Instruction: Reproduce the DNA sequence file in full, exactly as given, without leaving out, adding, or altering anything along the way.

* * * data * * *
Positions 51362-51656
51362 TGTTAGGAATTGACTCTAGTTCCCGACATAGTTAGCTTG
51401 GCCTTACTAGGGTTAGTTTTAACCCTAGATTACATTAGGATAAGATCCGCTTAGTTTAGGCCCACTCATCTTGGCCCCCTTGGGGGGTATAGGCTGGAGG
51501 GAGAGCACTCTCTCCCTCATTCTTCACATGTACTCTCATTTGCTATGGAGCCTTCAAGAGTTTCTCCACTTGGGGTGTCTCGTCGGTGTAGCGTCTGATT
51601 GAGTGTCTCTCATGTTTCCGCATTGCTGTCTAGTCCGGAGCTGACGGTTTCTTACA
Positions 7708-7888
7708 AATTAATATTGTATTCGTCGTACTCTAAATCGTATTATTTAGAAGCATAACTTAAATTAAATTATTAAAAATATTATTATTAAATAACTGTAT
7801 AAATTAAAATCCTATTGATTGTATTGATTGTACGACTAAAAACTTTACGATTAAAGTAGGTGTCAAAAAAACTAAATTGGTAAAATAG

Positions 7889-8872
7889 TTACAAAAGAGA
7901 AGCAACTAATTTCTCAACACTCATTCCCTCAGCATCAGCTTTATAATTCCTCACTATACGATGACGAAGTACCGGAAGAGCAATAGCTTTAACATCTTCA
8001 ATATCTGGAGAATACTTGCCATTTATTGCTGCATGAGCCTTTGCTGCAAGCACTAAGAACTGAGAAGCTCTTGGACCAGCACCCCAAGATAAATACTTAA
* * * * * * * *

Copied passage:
Positions 51362-51656
51362 TGTTAGGAATTGACTCTAGTTCCCGACATAGTTAGCTTG
51401 GCCTTACTAGGGTTAGTTTTAACCCTAGATTACATTAGGATAAGATCCGCTTAGTTTAGGCCCACTCATCTTGGCCCCCTTGGGGGGTATAGGCTGGAGG
51501 GAGAGCACTCTCTCCCTCATTCTTCACATGTACTCTCATTTGCTATGGAGCCTTCAAGAGTTTCTCCACTTGGGGTGTCTCGTCGGTGTAGCGTCTGATT
51601 GAGTGTCTCTCATGTTTCCGCATTGCTGTCTAGTCCGGAGCTGACGGTTTCTTACA
Positions 7708-7888
7708 AATTAATATTGTATTCGTCGTACTCTAAATCGTATTATTTAGAAGCATAACTTAAATTAAATTATTAAAAATATTATTATTAAATAACTGTAT
7801 AAATTAAAATCCTATTGATTGTATTGATTGTACGACTAAAAACTTTACGATTAAAGTAGGTGTCAAAAAAACTAAATTGGTAAAATAG

Positions 7889-8872
7889 TTACAAAAGAGA
7901 AGCAACTAATTTCTCAACACTCATTCCCTCAGCATCAGCTTTATAATTCCTCACTATACGATGACGAAGTACCGGAAGAGCAATAGCTTTAACATCTTCA
8001 ATATCTGGAGAATACTTGCCATTTATTGCTGCATGAGCCTTTGCTGCAAGCACTAAGAACTGAGAAGCTCTTGGACCAGCACCCCAAGATAAATACTTAA